After walking some time along the crater ridge and having superb views of the lake (we encountered quite a few children heading towards school in Quilotoa, coming from the 1.5 h distant town of Guayambe), we had to turn off at a sandy patch.
Turns out that this was the wrong sandy patch. After walking for about ¾ of an hour to one hour down the mountain (and having superb view of the stark Andean hills covered with agriculture and the lonely farms in the middle of nowhere), we hit a dead end in the form of a lonely farm where we were told that we had to go all the way back up to the crater ridge to get to the town of Gayambe and then move onto Chugchilan or to follow another path down into the canyon of a dried-out river and then move onwards to Chugchilan.
After some problems finding the right path, we took a guide (I had just discovered the right path and therefore thought a guide was useless) who guided us through the valley, helped us cross the river (which was anyway as good as dry) and brought us to the “street” that runs around the region of Quilotoa. The street consists of packed dirt that runs along the mountains and into the valleys of the Andean surroundings in order to connect Zumbahu, Quilotoa, Chugchilan and Siggchos. The walk continued to be absolutely superbly from the point of view. I have made quite a lot of photos so have a look at those.
We arrived at the tiny village of Chugchilan (which did indeed sport a tarmacked road). We were quite astounded to see that the village did indeed have Internet, showing that it was actually quite advanced. In Chugchilan, there are three hostels, two of which (Black sheep and Maria Hostel) are really quite comfortable and truly expensive (15 dollars per person during low season). The other one, Hostal Cloud forest, is quite a nice and big one that has double dorms for 8 dollars with only dinner and 10 dollars for dinner and breakfast. Best is to get breakfast at the tienda next door for 20 cents...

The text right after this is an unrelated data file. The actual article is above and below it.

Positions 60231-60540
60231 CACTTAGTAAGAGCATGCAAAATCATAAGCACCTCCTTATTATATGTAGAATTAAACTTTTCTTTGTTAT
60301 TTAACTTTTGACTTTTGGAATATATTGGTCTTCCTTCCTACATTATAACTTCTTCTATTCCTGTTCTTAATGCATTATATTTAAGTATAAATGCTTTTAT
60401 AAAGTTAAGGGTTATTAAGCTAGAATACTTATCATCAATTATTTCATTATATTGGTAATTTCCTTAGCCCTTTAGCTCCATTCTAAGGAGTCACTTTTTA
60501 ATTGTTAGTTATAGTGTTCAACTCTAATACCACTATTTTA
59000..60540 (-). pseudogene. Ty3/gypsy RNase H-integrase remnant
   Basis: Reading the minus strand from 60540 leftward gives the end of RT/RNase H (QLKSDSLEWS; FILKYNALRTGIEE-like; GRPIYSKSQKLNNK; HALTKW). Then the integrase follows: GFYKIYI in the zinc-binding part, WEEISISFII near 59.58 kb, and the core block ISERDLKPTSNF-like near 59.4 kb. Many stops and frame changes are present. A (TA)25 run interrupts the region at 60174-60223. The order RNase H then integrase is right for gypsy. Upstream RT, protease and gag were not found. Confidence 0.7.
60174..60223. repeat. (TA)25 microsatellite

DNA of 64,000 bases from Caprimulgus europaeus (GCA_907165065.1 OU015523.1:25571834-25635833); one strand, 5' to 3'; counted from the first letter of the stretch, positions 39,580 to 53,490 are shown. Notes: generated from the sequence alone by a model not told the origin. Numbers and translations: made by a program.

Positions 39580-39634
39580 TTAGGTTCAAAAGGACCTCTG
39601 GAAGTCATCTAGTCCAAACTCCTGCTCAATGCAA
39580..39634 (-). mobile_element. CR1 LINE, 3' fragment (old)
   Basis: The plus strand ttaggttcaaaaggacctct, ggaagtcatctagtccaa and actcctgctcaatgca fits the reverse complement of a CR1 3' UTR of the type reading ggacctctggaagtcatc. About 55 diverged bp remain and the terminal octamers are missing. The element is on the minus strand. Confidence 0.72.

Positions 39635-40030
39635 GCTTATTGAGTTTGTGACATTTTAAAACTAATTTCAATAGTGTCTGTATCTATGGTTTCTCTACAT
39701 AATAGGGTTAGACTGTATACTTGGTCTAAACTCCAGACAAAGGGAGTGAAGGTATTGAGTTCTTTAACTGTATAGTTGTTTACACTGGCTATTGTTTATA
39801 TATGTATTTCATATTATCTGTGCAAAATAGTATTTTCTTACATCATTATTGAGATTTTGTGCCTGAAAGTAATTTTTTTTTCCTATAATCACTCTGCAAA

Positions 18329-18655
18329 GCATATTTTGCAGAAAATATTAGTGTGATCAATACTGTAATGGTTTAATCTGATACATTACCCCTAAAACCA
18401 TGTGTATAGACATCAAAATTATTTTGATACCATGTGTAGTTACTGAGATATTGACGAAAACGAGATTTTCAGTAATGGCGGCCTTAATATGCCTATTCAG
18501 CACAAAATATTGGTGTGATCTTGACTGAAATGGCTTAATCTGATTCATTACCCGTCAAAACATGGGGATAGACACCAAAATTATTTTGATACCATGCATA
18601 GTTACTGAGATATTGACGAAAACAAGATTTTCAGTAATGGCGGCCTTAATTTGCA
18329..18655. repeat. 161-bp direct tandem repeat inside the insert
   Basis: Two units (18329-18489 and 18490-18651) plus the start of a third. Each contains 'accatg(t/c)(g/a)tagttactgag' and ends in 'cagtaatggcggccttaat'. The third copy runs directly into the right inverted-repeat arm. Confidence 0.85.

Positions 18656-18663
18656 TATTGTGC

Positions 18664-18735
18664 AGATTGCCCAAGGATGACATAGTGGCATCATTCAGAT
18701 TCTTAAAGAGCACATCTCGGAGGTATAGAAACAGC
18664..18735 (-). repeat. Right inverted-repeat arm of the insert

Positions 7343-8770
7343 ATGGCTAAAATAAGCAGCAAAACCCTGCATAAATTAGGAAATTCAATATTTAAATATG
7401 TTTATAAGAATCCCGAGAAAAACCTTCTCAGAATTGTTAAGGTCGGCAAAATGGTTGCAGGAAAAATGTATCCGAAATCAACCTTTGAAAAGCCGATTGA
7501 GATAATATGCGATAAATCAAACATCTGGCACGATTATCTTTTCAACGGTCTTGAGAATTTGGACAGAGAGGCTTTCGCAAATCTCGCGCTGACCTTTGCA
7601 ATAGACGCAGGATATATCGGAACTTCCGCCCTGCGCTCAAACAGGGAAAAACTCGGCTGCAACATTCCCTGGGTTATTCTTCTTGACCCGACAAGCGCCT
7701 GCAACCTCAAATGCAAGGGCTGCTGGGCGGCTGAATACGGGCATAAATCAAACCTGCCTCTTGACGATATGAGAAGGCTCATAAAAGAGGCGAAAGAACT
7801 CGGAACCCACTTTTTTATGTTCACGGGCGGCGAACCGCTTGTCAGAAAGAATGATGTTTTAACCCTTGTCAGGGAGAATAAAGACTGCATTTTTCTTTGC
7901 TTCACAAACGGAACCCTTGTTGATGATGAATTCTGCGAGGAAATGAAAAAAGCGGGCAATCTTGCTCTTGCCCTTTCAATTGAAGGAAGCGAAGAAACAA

We met a couple of other people at this hostel as well. Nothing much happened during the rest of the day apart from that it started raining like crazy soon after 2 oclock.
The older French couple that I was traveling with, needed to take a 4WD back to Quilatoa, so Perrine, Joselin and me left towards the town of Siggchos where we wanted to take a bus back to Quito. We walked on the street towards the town of Siggchos. The road led past really scenic farming villages. The best is to have a look at the photos.
We wanted to walk along the canyon that connects the two towns, however the indications seem to have been bad again. We didn’t find the way at all, and therefore continued on the road. This road was again packed dirt and we encountered maybe one bus or car every half hour.
We walked along the mountain, therefore the road was incredibly twisty. It also showed the dangers that the people here live with: landslides. We saw loads of them, all over the road and even several times how an entire mountain side simply seems to have collapsed.
The road also led past some really poor houses, lending a insight into the other side of Ecuador. I have made photos of the most interesting ones.
After 4 hours of walking, we were bored and stopped a truck that took us all the way to Siggchos. There we had to wait for 2 hours for the next bus to Latacunga.